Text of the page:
So, how busy were the spot resin markets last week? Well, at mid-month, resin trading was nearly double the historic average, reports the PlasticsExchange (Chicago) in its Market Update. Polypropylene (PP) prices inched up another cent while polyethylene (PE) prices held firm, having consolidated recent gains at slightly elevated recovery levels.
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With the April PE price increase intact, producers have maintained upward pressure on the market—another $0.03/lb hike is on the table for May. PP resin contracts should increase in concert with the imminent jump in PGP contracts and should rise in the vicinity of a nickel or more. While both domestic and export resin demand remains very good, continued trade-war sparring has added a level of anxiety to the international market. Consequently, Chinese demand and prices have fallen off a bit, creating the potential for softer Houston pricing. Moreover, additional new production is slated to come online over the next few months in the United States. Conversely, crude oil has bounced back from the $60/bbl level, which provides underlying cost support to overall resin pricing.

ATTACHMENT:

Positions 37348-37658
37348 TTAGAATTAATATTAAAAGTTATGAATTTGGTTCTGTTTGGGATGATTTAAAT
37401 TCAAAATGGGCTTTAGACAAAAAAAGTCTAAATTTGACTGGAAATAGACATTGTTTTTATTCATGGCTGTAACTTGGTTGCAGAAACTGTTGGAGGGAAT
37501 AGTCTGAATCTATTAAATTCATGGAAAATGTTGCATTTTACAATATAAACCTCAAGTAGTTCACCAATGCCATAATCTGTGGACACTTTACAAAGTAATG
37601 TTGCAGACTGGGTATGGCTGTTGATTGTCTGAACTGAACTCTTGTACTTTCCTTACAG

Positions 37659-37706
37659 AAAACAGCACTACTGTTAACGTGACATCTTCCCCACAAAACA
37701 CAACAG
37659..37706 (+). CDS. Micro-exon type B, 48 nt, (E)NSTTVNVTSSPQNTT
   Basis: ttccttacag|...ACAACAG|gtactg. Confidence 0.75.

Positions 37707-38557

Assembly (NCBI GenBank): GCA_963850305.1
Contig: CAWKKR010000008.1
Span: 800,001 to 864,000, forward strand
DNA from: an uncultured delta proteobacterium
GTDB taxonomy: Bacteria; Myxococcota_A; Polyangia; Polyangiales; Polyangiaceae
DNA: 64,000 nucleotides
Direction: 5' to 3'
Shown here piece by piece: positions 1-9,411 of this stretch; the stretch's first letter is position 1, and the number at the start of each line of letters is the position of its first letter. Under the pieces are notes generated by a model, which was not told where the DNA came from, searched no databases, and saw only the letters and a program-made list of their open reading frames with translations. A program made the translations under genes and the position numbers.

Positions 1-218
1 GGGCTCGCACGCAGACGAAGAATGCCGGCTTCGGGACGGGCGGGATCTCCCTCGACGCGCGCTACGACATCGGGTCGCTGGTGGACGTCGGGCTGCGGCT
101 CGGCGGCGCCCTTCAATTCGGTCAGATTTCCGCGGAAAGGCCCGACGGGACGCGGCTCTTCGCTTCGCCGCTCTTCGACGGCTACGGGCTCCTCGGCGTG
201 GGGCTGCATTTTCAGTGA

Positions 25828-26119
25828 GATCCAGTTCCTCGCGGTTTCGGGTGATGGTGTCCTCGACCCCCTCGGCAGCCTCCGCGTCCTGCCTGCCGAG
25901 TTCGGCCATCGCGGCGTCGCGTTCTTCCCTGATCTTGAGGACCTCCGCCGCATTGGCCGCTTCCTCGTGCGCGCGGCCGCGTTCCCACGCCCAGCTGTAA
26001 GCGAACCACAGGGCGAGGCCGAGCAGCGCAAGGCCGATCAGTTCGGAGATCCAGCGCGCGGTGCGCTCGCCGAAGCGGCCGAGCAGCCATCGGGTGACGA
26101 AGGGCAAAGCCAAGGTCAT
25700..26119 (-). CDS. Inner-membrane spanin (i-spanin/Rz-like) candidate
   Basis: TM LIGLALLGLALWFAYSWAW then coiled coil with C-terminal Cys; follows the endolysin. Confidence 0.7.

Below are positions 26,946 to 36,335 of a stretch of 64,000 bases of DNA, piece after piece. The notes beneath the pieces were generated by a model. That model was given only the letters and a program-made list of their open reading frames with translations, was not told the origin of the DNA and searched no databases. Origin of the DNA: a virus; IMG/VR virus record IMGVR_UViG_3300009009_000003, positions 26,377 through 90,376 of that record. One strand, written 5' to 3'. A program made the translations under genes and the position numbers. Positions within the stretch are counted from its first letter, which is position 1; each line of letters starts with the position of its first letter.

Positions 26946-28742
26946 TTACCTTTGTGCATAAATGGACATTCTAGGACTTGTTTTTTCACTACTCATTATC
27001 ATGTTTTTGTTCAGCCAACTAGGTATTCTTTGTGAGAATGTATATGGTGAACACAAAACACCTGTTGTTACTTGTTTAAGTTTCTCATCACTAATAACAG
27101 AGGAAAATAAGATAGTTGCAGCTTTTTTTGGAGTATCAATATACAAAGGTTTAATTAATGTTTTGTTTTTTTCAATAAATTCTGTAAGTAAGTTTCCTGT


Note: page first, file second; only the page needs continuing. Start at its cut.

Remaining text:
Processors have been tapping the spot PE market, searching for relative deals compared with rising contract prices. Few think that the current May $0.03/lb increase will take hold; then again, not many believed the last $0.03/lb increase would have been implemented in April, cautions the PlasticsExchange. Overall supply is ample at a minimum, but there are certain grades that have become difficult to source, including low-density PE film grades and linear-low-density PE for injection—both are starting to earn small premiums compared to other commodity PE resins. Downstream inventories remain below average, with some processors banking on another surge of resin supply to send the market lower again. However, others are viewing current costs as very favorable, with limited, if any, downside, and some processors have been slowly adding to on-hand inventories.
PP buyers continue to access the spot market as they face a large jump in May contracts. The increase should be in the $0.05 to 0.07/lb range. The break in PP prices during the first quarter limited speculative PP imports, and the PlasticsExchange reports seeing very little surplus packaged material available. Spot prime domestic railcars are also fairly scarce and seem to be priced with an extra little bump considered, as some suppliers feel out the potential for a slight margin expansion. Still, many processors have pushed back against rapidly rising PP prices. Armed with some patience, they have been able to negotiate more favorable deals. We have a true and liquid market environment in play, notes the PlasticsExchange.
Read the full Market Update on the PlasticsExchange website.